When designing MICR documents, it is critical to remember that the document acts as a vehicle to transfer money from one party to another. The MICR document must clearly communicate the information required to complete that transfer, without interference from colorful backgrounds or confusing layout. Digital image capture, processing, and storage for the entire check make this requirement more important. Work is in progress to make the digital image of a check legally binding when captured and processed by banks. This is necessary to permit truncation of the paper documents early in processing and eliminate the cost of transporting the paper to the issuing bank. Checks should be designed to be easily interpreted when digitized into black and white images. MICR documents are not the only documents in which readability is a concern. Many payment processing systems are designed to use an OCR-printed turnaround document to direct a check based payment. In these cases, readability of the OCR line may be compromised if the document is printed using magnetic ink. The processing system detect checks by the presence of magnetic ink and initiate an E13B font recognition routine. If the turnaround document is magnetic, failure to read would result. Therefore, MICR printers are not recommended when an OCR font is used for data collection.

The smoothness of paper used on which to print the MICR characters can impact image quality. With increasing roughness, the print quality of solids and halftones degrades. Extremely rough paper does not properly accept fused dry ink, which rubs or flakes off. Rough papers require a higher density setting and more ink than smooth papers to achieve the desired level of image darkness, because surface irregularities must be filled in with ink. In this case, the amount of magnetic ink used to print the MICR characters can also be irregular.

Further, it is recognised that quality control of the MICR characters, for each MICR symbol, is also impacted by any variability or non-standard numbers or spaces between those symbols, which must be properly registered so that the fields do not flow into one another.

Further, each MICR symbol and character has an ideal waveform and nominal signal strength. Every MICR printing technology modifies the waveform from the ideal in a different way, so that the nominal MICR signal varies somewhat among the characters and symbols. These variations from the norm are characteristics of the printing technology and font design.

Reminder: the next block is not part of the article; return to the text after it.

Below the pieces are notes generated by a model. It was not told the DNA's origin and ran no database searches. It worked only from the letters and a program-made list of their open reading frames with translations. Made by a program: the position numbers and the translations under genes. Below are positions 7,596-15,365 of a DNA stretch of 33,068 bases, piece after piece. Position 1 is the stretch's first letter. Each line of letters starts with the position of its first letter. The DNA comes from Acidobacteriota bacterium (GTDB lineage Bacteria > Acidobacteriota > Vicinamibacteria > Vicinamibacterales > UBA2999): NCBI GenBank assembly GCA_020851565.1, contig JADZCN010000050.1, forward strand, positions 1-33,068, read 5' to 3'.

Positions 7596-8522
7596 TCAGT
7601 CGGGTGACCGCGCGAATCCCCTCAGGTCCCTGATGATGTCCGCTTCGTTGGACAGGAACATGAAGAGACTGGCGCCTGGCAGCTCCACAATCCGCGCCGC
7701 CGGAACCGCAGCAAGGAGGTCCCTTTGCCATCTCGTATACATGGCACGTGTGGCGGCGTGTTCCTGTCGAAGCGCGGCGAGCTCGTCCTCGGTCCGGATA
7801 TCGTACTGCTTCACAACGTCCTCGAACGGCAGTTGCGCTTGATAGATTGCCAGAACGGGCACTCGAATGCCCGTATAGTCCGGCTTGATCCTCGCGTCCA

If a MICR quality issue arises, it can be visible on the printed document. Even signal strength problems can be seen if prints are compared. Low signal characters are thin and poorly formed; high signal characters are fat and usually surrounded by xerographic background. However, occasionally, problems are reported by test equipment, but no problem is visible. This is usually due to improper use of intelligent magnetic test equipment, which evaluates optical specifications using magnetic waveforms. Equipment vendors are aware of the limitations of their products, and therefore recommend visual inspection of suspected characters. Some users, however, misinterpret these findings as specifications failures. It is important to understand the differences between optical and magnetic measurements and why all ANSI standards for MICR character dimensions can be evaluated optically only.

Further, MICR signal strength is measured magnetically, along with uniformity and spots, and is specified numerically as 50 to 200 percent of nominal. Waveform uniformity is not specified numerically, but as an indicator for visual inspection. Spots are categorized as magnetic or non-magnetic, because different size allowances apply. No other specifications are measured magnetically. Any MICR failures other than signal strength must be confirmed optically. However, it is recognized that the magnetic waveform test may pass the magnetic signal strength criteria but are actually contain poorly printed (e.g. too short, too narrow, improper spacing, too light, etc.) characters in those cases where the magnetic ink may be of sufficient metal oxide content/strength to mask those visual deficiencies.

Accordingly, it is recognised in the industry that one must identify the source of the problem for MICR character reading errors before one can implement corrective actions. For document quality problems, one can best identify the cause by examining the rejected document and determining the most likely reason for rejection. However, rejected documents may not be available, or they may not visibly show any printer or application-related issues.

SUMMARY